Casual employment contracts — what’s included?

 A recent decision from the Federal Court serves as a reminder for employers to actively manage casual employment arrangements and double-check casual employment contracts.

About 20% of the Australian workforce are employed as casuals. Casual employees are often hired when an employer requires someones on an irregular or ad-hoc basis. 

There has been a big focus on casual employment a result of the Workpac vs Rossato decision. The Federal court found that an employee of labour-hire company, WorkPac Pty Ltd (WorkPac) engaged and paid a casual was in fact ‘other than a casual employee’. This entitled the employee to annual leave, compassionate leave and personal leave.

The case serves to remind employers about the need to actively manage casual employment arrangements. This means that both parties need to understand and know what to expect in the contract of employment. 

What is a casual employee?

Casual workers have no guarantee of ongoing work — unlike full-time and part-time employees. The working hours are not fixed or 'regular'. They are not entitled to sick leave or annual leave. Casual employees can end their employment at any time, unless notice is stipulated under a specific Award, Employment Contract or Registered Agreement. 

Types of employee agreements

There are three different kinds of employee agreements when it comes to hiring casuals:

  • Awards — it sets minimum terms and conditions for employees covered by the Fair Work Act 2009. Awards are industry (e.g. hospitality) or occupation-based rather than a particular company. You can find the list of awards here
  • Enterprise Agreements — details the terms and conditions of employment in a particular business or group of businesses. They're different from awards because they concern the needs of an individual enterprise rather than industry or occupation; or
  • Employment Contracts — a verbal or written agreement made between an employer and employee outlining the terms of employment. It cannot provide less than the minimums outlined in any applicable award or agreement or the National Employment Standards (NES). 

What to include in a casual employment contract

A casual contract must include the NES relating to casuals. In particular:

  1. unpaid carer's leave
  2. unpaid compassionate leave
  3. unpaid family and domestic violence leave
  4. unpaid community service leave
  5. the Fair Work Information Statement.

Casual employees should be paid an hourly wage rate higher than that of full-time and part-time employees. The rate includes a loading to compensate for the absence of benefits such as annual leave or sick leave. 

Ending casual employment

While it's possible to end casual employment without notice, it’s important to double-check if there are any provisions relating to unfair dismissal in the casual employment contract.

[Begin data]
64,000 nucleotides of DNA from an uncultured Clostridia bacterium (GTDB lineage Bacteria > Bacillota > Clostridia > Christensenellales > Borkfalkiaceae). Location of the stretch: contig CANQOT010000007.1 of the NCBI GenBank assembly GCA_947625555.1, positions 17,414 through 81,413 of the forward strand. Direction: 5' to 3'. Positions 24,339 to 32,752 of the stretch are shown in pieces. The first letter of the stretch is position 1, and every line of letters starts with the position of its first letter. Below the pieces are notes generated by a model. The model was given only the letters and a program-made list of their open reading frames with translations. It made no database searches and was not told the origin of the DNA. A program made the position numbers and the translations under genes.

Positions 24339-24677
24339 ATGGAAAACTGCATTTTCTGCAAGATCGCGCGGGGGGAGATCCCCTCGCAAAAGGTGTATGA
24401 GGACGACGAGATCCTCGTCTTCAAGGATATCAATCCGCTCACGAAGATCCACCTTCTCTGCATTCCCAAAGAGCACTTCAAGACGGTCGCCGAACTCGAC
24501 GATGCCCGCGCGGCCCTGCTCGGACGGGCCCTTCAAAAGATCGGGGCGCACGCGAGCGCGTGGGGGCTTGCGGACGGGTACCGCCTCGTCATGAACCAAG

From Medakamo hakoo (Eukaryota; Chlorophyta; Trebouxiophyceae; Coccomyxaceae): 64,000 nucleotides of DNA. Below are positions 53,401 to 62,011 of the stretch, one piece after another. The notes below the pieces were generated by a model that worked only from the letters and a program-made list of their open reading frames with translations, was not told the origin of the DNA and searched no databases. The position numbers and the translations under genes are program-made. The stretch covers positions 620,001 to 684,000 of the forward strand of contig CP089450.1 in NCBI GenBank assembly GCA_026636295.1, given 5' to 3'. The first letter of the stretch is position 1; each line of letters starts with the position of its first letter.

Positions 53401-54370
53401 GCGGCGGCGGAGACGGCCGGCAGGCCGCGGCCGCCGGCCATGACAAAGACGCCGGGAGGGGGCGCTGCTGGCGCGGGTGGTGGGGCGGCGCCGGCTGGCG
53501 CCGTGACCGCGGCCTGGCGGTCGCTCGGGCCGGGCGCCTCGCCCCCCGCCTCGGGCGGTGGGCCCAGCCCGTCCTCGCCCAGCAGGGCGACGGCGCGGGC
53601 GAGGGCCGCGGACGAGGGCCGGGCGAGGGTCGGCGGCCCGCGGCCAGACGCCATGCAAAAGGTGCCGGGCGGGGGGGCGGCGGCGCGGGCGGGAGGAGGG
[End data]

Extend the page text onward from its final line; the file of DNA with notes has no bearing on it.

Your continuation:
Some casuals may have the right to access unfair dismissal provisions if they have worked for the minimum employment period — usually six months and twelve months for small businesses. In addition, if they have been working on a 'regular and systematic basis'.

Employers need to check if their casuals have a permanent conversion clause in their contracts. These clauses allow a casual employee who has worked regularly for a given period to 'convert' to a permanent employee.

Download PositiveHR’s casual documents

Casual Employment Contract

As a business owner, you need to make sure you are properly protected. Only having a verbal contract means there is no evidence to prove what was agreed. 

The greater the risk is of conflict and disputes when you do not have written employment contracts, that clearly articulate the type of employment and relevant terms and conditions.

An employment contract is not only important to protect your business, but it also provides clarity and ensures the employee is fully aware of their entitlements and obligations.

Casual Conversion Form

Some awards require employers to notify a casual employee that they can elect to convert to full-time or part-time employment after a set period (usually 6 to 12 months of regular and systematic employment).

This letter allows you to notify your employees that they can elect to convert their casual employment to full-time or part-time employment. 

Need further advice? We're here to help

Positive HR can help you make sense of employee agreements. If you have any questions, we can help. Simply book in a free 15-minute consultation with one of our Positive HR Consultants Here. 

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